I use a laptop as my main computer and prefer Apple notebooks, however the number of times when I was ready and had planned to buy the "latest" model upon release date, only to be unable to do so due to lack of supply, has cooled my trust in Apple. In many cases it was not only that they were not readily available at launch time, but still not available months later. One can only wait so long.

I too, hope that Apple has learned from this and will not repeat it in the case of the iPhone. However speaking for myself, I have set my expectations to zero, and hope that this time is different.

Finally I truly believe that if Apple would get serious and change this trend going forward, they would have a serious increase in market share. Think about it.... they are already doing very well from a revenue standpoint.... just think what could be accomplished if they would stand and deliver adequate quantities from release day forward.

I will (once again) give them the benefit of the doubt and think positive about this next launch.
 

Marksman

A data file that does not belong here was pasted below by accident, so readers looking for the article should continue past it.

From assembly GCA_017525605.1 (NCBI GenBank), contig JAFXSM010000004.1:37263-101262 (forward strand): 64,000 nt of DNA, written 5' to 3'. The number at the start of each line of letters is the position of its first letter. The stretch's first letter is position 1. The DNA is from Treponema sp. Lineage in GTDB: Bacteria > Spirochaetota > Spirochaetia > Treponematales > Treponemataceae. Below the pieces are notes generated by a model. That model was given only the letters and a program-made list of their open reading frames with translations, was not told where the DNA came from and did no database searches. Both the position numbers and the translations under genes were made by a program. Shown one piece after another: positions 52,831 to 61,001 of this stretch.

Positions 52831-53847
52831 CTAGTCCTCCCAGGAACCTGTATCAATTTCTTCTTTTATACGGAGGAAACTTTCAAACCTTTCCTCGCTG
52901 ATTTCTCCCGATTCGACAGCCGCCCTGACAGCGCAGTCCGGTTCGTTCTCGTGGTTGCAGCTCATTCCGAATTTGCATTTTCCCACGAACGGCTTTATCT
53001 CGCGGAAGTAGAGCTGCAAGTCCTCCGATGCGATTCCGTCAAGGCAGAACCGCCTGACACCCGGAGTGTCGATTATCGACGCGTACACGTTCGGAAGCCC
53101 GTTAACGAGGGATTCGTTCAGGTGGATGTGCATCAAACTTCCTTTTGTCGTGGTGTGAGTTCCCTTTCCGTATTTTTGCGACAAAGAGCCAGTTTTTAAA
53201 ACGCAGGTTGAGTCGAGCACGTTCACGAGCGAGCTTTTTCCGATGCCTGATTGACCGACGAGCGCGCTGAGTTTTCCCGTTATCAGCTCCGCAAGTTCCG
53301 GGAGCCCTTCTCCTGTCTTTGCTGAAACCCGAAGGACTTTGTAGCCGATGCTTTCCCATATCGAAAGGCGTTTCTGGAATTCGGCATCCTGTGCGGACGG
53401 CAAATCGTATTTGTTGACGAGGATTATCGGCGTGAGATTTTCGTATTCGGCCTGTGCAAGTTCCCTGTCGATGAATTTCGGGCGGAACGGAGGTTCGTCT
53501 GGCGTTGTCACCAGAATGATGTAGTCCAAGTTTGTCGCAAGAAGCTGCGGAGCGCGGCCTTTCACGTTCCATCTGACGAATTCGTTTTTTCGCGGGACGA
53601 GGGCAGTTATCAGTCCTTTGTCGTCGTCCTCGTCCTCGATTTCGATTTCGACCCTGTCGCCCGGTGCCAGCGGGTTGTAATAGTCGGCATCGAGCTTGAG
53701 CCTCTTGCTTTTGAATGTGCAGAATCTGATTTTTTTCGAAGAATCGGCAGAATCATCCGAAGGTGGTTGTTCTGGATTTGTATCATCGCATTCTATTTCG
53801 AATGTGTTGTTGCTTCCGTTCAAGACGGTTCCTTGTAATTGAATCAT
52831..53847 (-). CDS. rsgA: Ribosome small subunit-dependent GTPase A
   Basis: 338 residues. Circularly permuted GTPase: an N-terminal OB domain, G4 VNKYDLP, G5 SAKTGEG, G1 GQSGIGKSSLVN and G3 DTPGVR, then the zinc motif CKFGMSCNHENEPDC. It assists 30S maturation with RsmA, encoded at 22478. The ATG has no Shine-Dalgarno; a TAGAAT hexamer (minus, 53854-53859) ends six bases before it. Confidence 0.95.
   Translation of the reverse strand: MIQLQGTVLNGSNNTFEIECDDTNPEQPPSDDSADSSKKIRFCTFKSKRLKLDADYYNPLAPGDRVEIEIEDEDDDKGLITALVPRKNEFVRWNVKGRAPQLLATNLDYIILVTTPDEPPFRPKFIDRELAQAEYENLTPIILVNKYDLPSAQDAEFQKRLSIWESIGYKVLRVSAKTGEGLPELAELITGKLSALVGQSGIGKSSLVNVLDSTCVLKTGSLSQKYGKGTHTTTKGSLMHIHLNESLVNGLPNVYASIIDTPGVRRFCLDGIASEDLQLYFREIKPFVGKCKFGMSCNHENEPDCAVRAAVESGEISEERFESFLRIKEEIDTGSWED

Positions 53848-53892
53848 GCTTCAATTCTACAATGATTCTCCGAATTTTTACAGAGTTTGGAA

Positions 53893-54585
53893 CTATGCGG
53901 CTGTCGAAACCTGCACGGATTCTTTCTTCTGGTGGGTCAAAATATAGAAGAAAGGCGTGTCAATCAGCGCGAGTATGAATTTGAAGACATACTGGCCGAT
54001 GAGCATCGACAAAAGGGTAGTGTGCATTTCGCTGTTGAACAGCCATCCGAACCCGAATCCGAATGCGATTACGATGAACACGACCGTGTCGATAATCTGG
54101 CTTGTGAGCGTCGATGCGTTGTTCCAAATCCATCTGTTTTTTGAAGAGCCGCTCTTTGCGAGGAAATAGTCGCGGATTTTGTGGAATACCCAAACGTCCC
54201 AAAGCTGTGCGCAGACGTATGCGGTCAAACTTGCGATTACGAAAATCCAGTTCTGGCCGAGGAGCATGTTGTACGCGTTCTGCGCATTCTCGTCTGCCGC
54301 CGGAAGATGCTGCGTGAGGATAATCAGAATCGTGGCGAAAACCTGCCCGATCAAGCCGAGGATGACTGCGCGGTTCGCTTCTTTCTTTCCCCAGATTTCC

New Member
Bronze
Jun 4, 2007
335
0
0
I think the thing that people need to understand is this is just not an Apple launch. They have a major partner involved who have their own interests. And creating long-term demand is not really what they want. They want people locked into contracts as soon as possible, not sitting around waiting to get a phone.

So while Apple's history is interesting to look at, you have to factor in that AT&T is playing a major role in this entire process and does have say in how things are set up.
 

maclaptopuser

New Member
Bronze
Jun 13, 2007
202
0
0
I think the thing that people need to understand is this is just not an Apple launch. They have a major partner involved who have their own interests. And creating long-term demand is not really what they want.

1) They want people locked into contracts as soon as possible, not sitting around waiting to get a phone.

So while Apple's history is interesting to look at, you have to factor in that

2) AT&T is playing a major role in this entire process and does have say in how things are set up.
You have brought up some very important and valid points here.

As a long term customer of both of these companies I get your point and do not disagree.